AFL authorities have initiated a controversial cap of 80 player rotations a match through this summer’s NAB Cup series and have already confirmed the regulation will be enforced in time for the 2014 premiership season.
Teams are restricted to a maximum of 20 changes in each quarter and the rotations cannot accumulate if the limit is not reached in any particular term through the match.
Sewell, one of the game’s most forthright and respected analysts of welfare issues, says too many regulations and rules are being introduced without care for players.
The 2008 Hawks premiership star claimed the rotation limit through the pre-season series was hampering fine-tuning of players’ summer training and preparation for the gruelling premiership home-and-away campaign.
He analysed that limits on rotations restricted coaches and fitness experts managing the amount of pre-season game-time players need ahead of the long premiership season.
“You cannot afford to carry anybody into a game, because you’re just absolutely hamstrung if somebody goes down or if there is a bit of a (injury) niggle,” Sewell said on a regular weekly appearance with Fox Footy.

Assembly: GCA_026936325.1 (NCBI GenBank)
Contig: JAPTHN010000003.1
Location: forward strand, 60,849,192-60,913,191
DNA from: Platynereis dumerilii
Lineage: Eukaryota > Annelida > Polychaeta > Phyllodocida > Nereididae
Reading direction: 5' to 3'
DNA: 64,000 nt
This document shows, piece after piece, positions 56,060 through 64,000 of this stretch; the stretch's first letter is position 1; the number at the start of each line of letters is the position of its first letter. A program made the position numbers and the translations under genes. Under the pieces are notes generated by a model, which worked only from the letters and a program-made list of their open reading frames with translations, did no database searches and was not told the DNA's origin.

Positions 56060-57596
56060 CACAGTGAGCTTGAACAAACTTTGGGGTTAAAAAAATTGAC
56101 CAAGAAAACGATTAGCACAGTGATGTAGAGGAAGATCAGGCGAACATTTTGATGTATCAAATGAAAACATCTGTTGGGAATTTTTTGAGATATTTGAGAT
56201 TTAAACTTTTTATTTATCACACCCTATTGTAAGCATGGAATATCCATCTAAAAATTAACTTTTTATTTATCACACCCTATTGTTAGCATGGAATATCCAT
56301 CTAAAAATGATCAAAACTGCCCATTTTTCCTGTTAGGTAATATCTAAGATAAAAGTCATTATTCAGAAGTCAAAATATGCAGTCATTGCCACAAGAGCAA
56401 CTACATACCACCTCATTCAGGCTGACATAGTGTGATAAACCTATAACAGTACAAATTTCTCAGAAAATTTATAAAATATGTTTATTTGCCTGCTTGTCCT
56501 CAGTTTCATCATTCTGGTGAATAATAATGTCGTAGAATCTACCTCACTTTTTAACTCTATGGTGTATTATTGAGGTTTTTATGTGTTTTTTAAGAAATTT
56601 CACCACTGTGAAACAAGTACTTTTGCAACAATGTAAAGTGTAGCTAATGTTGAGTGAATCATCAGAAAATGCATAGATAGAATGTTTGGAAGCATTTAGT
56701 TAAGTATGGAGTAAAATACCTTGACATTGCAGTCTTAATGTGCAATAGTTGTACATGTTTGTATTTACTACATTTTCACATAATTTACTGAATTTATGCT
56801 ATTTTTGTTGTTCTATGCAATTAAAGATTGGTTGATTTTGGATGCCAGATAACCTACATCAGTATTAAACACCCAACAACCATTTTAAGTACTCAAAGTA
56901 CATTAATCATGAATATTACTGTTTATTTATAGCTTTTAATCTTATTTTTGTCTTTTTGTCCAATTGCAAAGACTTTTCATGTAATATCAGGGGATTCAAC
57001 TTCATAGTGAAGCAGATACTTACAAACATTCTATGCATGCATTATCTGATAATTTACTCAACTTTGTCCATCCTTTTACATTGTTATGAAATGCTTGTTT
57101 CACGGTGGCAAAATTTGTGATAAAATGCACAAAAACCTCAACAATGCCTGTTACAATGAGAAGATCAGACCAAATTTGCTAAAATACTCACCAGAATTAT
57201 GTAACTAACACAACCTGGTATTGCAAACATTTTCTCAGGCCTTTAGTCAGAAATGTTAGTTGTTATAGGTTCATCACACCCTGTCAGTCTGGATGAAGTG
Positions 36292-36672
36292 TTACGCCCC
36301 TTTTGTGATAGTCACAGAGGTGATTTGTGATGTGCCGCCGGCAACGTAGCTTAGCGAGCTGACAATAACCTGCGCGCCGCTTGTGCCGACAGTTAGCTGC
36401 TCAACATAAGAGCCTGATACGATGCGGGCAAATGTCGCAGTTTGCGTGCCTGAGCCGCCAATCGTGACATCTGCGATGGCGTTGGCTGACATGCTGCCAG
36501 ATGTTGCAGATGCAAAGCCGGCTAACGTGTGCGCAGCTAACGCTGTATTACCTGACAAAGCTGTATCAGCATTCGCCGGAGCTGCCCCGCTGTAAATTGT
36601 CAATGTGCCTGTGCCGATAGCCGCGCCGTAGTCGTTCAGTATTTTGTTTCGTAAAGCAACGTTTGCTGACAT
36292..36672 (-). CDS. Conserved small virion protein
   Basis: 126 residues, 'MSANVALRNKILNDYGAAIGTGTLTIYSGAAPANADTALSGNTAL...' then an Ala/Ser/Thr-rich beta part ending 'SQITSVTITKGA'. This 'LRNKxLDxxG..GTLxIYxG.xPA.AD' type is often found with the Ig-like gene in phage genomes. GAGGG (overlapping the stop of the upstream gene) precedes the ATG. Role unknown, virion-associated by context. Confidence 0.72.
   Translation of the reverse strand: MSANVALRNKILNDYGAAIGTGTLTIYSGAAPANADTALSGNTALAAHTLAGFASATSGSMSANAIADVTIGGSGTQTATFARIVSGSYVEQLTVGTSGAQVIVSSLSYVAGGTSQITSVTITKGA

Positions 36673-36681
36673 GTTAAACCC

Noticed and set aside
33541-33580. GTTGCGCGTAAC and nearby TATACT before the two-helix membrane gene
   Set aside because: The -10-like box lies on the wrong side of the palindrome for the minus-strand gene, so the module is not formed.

“It seems that a lot of the rule changes that are made, the last consideration is the player’s welfare.”
Veteran Western Bulldogs utility Robert Murphy revealed that he had been unable to take a break during the last quarter of his side’s impressive come-from-behind NAB Cup victory over Sewell’s Hawks.
Top coaches Mick Malthouse from Carlton and Hawthorn's Alastair Clarkson have been especially scathing in their criticism of the new rotation cap restrictions.
Murphy disclosed that pre-match planning from Dogs players and management to cope with the new limit on rotations was divided up to five for each of the forward and defensive divisions and 10 among the on-ball battery.
Murphy, 30 with 230 senior games under his belt, confessed that he had been the candidate to go without a spell on the back of a full, highly successful and uninterrupted summer campaign.
The versatile Murphy was swung back into a key forward role after playing much of last season as a running-back defender.
One of the more outspoken players in the league, Murphy claimed he would have been concerned at the prospect of injury because of fatigue late into a match if he was unable to rotate to the interchange bench under the league’s new cap.
“How we worked it on Friday night was 80 rotations, so 20 a quarter,” Murphy explained.
“So we need a formula of how that’s going to work.
“It was five rotations for the forwards, 10 for the mids and five for the defenders.
“So, a forward and a defender miss out. They’re not coming off the ground at all.
“In the last quarter I couldn’t come off the ground and I was lucky I have had an uninterrupted run, so I wasn’t feeling too nervous.
“But if I had an interrupted pre-season I would have been really nervous.”